Two novels set in U.S. private schools

pulitzer3All Souls, by Christine Schutt

The Disreputable History of Frankie Landau-Banks, by E. Lockhart

What is a 61-year-old, childless male doing reading, let only reviewing, two YA novels whose central characters are teenage girls in private schools? A good question (only mildly tinged by self-guilt), requiring explanation. So before asking for 10 minutes of your time to consider these two novels, here’s my justification:

lockhart2– The private boys school has been used as a setting for some excellent novels. Richard Yates A Good School and John Knowles A Separate Peace are two U.S. examples; I won’t even start on British ones. The target audience for these two novels (at least Lockhart’s) may be younger, but the example still holds.
All Souls was one of two runners-up in this year’s Pulitzer Prize for fiction (to Olive Kitteridge), a decision that was intriguing enough at the time to spark my interest. I am sure Schutt does not call it a YA novel, but it does qualify as one.
Frankie was one of 16 best novels of 2008 in the Tournament of Books, an online, NCAA-style competition (other finalists included Home, Netherland, 2666 and A Mercy — the eventual winner), so it has mixed with good company. Okay, it lost in round one to Shadow Country but even making the literary Sweet Sixteen indicates attention should be paid.
– I’m making my third attempt to read Ulysses right now (as part of dovegreyreader’s year-long, group-read project that starts July 16 — check it out here if you are interested). I’m restricting myself to a maximum of 60 pages a day and wanted some lighter reading to offset Joyce.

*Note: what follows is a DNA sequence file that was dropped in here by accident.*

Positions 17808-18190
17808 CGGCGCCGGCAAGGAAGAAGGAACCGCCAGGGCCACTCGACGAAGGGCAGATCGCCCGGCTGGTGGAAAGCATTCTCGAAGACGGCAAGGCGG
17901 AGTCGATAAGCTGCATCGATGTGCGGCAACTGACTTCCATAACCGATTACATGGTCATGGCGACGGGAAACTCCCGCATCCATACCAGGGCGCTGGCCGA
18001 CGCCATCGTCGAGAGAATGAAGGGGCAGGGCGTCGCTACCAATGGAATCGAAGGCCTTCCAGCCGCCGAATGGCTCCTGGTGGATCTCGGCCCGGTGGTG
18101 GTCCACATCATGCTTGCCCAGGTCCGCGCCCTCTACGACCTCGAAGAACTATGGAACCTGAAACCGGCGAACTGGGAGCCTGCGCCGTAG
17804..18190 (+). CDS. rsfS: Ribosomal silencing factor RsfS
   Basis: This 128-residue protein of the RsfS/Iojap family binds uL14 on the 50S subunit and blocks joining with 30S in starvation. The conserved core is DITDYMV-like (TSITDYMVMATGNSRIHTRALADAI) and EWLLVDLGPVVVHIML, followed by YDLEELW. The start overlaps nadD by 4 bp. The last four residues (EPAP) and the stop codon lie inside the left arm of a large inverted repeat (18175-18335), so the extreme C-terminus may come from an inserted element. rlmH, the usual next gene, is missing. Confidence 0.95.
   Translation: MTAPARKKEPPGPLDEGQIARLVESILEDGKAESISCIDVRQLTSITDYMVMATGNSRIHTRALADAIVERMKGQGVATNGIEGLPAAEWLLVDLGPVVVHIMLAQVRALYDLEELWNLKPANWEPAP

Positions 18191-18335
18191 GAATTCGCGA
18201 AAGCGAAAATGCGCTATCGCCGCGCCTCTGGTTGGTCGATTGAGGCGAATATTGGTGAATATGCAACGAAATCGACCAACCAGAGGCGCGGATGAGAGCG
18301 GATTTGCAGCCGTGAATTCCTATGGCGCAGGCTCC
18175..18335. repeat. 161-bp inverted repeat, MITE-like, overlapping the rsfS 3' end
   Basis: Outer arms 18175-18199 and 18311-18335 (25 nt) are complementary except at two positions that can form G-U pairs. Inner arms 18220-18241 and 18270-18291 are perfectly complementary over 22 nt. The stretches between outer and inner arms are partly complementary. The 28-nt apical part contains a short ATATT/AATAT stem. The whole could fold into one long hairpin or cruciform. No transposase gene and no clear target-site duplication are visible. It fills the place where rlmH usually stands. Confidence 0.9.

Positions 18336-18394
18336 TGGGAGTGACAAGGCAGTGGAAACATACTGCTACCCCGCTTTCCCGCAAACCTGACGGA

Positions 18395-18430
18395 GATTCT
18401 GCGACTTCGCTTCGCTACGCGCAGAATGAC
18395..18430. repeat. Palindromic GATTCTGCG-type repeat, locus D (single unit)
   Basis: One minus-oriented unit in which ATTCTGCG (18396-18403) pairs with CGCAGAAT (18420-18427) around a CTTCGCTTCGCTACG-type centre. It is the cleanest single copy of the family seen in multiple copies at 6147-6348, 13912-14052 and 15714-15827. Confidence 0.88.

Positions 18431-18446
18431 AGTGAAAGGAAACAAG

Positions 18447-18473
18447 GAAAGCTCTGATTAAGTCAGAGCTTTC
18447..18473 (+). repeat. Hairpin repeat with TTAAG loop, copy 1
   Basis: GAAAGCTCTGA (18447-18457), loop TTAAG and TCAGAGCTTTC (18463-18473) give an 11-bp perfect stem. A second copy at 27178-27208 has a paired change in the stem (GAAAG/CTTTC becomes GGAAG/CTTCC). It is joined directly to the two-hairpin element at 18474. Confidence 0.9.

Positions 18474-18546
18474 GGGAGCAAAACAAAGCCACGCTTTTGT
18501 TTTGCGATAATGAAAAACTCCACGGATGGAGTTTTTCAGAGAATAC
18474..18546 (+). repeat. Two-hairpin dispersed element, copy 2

– An occasional venture into unfamiliar genres (I’m obviously not the target market for YA) is a good idea for all serious readers.
– I would not have wasted my time — or that of visitors here — if I didn’t think these books worthwhile.

All Souls is Schutt’s second novel; her first, Florida was a 2004 finalist for the National Book Award so she definitely has literary credentials. Set in the upscale Siddons School on Manhattan’s Upper East Side, it tells the story not just of the girls who attend the school but their (often divorced) parents and the people who teach them. The focus of the book is a senior, Astral Dell, who has a rare cancer — Schutt hangs her observations about the other characters and their lives on their response to Astral’s fate.

While the author carries all this off with considerable aplomb in a highly readable novel, I am left wondering what the Pulitzer jury found that I missed. The biggest problem with the book is that all of the elements in it are quite predictable — even a person as far removed from this reality as I am learned almost nothing new., as entertaining as the process was.

The students have a range of concerns which seemed to indicate to me that not much has changed in the last half-century — lack of friends, snubbing by cliques, being too smart/not smart enough, eating disorders, getting into the right college, having icky parents. Curiously, boys and sex are almost absent (there is one fumbling teacher-student lesbian scene) — drugs don’t get mentioned. Perhaps the notion that nothing has changed for young people in a couple of generations is the author’s point.

In some ways, the parent stories offer and deliver more potential. Even I am aware that being the parent of a private school student in New York City is more work for the parent than it is for the student. Alas, this thread gets under-developed as perceptive as some of Schutt’s observations are. And the teachers are also quite predictable. The idea that private school teachers have somehow fallen into that job because nothing else seemed to fit appears to be another that has not changed.

In the final analysis, All Souls was worth the reading time, but no Pulitzer contender for this reader.